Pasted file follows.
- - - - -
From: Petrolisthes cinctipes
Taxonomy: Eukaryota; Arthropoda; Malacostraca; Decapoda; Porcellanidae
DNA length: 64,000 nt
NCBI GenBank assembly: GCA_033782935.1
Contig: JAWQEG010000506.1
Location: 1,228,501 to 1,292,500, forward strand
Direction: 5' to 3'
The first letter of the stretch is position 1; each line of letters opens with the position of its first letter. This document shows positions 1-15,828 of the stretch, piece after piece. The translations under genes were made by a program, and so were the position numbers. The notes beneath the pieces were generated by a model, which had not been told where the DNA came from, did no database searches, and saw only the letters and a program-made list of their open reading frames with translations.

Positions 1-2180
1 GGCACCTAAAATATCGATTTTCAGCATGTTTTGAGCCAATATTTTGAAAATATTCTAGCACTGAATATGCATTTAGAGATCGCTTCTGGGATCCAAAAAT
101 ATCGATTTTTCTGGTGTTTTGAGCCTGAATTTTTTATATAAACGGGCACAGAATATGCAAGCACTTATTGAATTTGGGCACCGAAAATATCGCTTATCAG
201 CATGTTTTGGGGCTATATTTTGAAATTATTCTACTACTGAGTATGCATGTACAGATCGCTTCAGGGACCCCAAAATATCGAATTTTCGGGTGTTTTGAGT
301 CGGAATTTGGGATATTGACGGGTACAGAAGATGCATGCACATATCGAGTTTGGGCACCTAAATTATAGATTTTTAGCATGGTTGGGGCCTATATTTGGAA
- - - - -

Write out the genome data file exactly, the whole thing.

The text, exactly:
From: Petrolisthes cinctipes
Taxonomy: Eukaryota; Arthropoda; Malacostraca; Decapoda; Porcellanidae
DNA length: 64,000 nt
NCBI GenBank assembly: GCA_033782935.1
Contig: JAWQEG010000506.1
Location: 1,228,501 to 1,292,500, forward strand
Direction: 5' to 3'
The first letter of the stretch is position 1; each line of letters opens with the position of its first letter. This document shows positions 1-15,828 of the stretch, piece after piece. The translations under genes were made by a program, and so were the position numbers. The notes beneath the pieces were generated by a model, which had not been told where the DNA came from, did no database searches, and saw only the letters and a program-made list of their open reading frames with translations.

Positions 1-2180
1 GGCACCTAAAATATCGATTTTCAGCATGTTTTGAGCCAATATTTTGAAAATATTCTAGCACTGAATATGCATTTAGAGATCGCTTCTGGGATCCAAAAAT
101 ATCGATTTTTCTGGTGTTTTGAGCCTGAATTTTTTATATAAACGGGCACAGAATATGCAAGCACTTATTGAATTTGGGCACCGAAAATATCGCTTATCAG
201 CATGTTTTGGGGCTATATTTTGAAATTATTCTACTACTGAGTATGCATGTACAGATCGCTTCAGGGACCCCAAAATATCGAATTTTCGGGTGTTTTGAGT
301 CGGAATTTGGGATATTGACGGGTACAGAAGATGCATGCACATATCGAGTTTGGGCACCTAAATTATAGATTTTTAGCATGGTTGGGGCCTATATTTGGAA